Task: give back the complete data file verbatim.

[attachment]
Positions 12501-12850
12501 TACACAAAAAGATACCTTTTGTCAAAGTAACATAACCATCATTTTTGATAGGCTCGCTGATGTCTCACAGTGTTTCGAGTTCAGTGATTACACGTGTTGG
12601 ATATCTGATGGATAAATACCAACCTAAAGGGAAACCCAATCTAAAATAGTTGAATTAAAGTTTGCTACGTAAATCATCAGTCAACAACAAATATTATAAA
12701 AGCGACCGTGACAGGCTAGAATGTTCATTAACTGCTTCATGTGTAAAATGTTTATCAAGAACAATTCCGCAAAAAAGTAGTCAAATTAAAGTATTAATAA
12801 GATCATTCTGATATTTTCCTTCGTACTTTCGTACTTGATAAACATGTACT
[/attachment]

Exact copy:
Positions 12501-12850
12501 TACACAAAAAGATACCTTTTGTCAAAGTAACATAACCATCATTTTTGATAGGCTCGCTGATGTCTCACAGTGTTTCGAGTTCAGTGATTACACGTGTTGG
12601 ATATCTGATGGATAAATACCAACCTAAAGGGAAACCCAATCTAAAATAGTTGAATTAAAGTTTGCTACGTAAATCATCAGTCAACAACAAATATTATAAA
12701 AGCGACCGTGACAGGCTAGAATGTTCATTAACTGCTTCATGTGTAAAATGTTTATCAAGAACAATTCCGCAAAAAAGTAGTCAAATTAAAGTATTAATAA
12801 GATCATTCTGATATTTTCCTTCGTACTTTCGTACTTGATAAACATGTACT